The Rome-Floyd County Recycling Center was chosen as project of the year in the environmental category by the Georgia Chapter of the American Public Works Association.
Floyd County Public Works Director Michael Skeen said the department won the award for the work they put in as the managing agency for the project.
The announcement was slated for the annual APWA meeting this month, but it was canceled due to the COVID-19 pandemic. Instead, the Floyd County Commission recognized the department at its Tuesday meeting.
“Most of this started in 2018, but it was awarded this year at the 2020 annual meeting,” County Manager Jamie McCord said.
The 2013 special purpose, local option sales tax package contained $1.4 million to improve recycling operations. Initially, the money was planned to go into the former Watters Street complex, but it was deemed too small and already backed onto a North Rome neighborhood.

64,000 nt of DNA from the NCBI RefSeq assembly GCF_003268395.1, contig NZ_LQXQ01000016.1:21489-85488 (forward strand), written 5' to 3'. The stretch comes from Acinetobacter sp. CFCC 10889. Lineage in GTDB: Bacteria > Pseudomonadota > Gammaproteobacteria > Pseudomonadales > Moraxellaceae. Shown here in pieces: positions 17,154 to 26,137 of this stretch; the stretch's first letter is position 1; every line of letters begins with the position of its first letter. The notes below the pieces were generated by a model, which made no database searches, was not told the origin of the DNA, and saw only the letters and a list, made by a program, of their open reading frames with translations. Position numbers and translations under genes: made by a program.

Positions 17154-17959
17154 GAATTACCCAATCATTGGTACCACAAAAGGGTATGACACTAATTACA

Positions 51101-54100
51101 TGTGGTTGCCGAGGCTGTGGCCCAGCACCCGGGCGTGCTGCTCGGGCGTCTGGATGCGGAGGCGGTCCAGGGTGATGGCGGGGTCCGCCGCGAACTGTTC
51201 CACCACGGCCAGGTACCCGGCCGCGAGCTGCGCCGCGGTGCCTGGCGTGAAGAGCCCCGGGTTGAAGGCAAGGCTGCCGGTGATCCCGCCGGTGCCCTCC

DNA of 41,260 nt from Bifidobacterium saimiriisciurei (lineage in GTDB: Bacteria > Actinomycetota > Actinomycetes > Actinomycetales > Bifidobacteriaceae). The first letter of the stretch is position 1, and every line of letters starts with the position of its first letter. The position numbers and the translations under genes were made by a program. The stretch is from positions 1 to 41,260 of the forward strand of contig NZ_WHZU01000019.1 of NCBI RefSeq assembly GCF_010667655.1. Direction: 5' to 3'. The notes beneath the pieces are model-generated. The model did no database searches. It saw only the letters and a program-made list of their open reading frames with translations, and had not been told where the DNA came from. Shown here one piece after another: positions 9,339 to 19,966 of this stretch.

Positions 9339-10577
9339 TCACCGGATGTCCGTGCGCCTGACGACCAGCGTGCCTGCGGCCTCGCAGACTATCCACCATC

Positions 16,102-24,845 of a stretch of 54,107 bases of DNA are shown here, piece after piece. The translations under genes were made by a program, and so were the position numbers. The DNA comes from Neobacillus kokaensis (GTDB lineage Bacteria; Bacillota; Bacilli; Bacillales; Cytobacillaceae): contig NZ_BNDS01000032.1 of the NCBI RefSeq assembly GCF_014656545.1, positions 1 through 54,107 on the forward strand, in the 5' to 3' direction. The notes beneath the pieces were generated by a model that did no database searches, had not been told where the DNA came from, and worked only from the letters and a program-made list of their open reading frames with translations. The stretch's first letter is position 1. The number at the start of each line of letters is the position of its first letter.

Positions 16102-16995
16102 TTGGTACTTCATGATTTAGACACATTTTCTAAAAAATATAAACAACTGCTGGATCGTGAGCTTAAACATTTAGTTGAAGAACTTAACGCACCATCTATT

Officials decided instead to move everything to the old Zartic plant on Lavender Drive and commit to a modern expansion.
The end result is a two-story building with a double sort line for inmate crews to work through. After the recyclable bins are filled, they’re put into a double baler and bundled for sale.
One of the biggest benefits of the recycling center is limiting the waste sent to the Walker Mountain landfill, prolonging the life of the current cells.
Commissioners also approved a contract with Alan Bell Architects to provide architectural services for a new Public Works Administration Building for $105,000.
“This was budgeted for $100,000 for the calendar year, but it’s not necessarily over budget for the amount we’re adjusting,” McCord said.
That’s because the money comes from a $2.4 million earmark in the 2017 SPLOST for a new facility.
“It will replace our main shop, our warehouse and our administrative building. It’ll all be under one roof,” Skeen said.